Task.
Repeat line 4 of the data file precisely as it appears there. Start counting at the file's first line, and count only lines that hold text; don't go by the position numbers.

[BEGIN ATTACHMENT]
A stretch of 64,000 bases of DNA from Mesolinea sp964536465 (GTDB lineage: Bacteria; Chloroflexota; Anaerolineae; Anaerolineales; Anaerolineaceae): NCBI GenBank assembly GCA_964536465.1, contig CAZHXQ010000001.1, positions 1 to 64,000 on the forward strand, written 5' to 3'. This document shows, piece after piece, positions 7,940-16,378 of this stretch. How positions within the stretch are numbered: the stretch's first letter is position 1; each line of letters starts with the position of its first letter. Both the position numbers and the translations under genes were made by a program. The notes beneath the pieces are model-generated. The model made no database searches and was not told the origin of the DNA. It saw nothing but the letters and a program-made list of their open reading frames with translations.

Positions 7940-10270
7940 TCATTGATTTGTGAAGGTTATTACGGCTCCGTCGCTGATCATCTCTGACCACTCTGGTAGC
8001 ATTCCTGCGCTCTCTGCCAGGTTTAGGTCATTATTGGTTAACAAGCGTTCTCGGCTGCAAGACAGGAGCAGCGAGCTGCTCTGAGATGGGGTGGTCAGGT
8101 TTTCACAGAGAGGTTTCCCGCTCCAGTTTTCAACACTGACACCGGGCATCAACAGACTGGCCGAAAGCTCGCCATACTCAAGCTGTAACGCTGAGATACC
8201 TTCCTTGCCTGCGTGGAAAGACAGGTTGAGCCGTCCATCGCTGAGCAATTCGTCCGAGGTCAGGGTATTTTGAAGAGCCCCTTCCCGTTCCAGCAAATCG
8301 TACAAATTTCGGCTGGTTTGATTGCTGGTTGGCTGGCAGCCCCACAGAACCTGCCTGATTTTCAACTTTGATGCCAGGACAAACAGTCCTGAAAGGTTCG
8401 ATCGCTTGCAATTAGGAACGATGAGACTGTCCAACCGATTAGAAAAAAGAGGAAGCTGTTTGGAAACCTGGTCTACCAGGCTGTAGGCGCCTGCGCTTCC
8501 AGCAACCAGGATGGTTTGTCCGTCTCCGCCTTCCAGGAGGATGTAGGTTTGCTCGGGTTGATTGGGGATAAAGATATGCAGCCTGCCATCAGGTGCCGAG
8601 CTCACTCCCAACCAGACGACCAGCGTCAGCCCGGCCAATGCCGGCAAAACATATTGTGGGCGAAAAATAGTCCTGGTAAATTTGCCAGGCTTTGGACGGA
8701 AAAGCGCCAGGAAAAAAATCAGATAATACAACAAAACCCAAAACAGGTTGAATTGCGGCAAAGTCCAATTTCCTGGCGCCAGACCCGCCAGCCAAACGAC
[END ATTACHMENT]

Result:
8001 ATTCCTGCGCTCTCTGCCAGGTTTAGGTCATTATTGGTTAACAAGCGTTCTCGGCTGCAAGACAGGAGCAGCGAGCTGCTCTGAGATGGGGTGGTCAGGT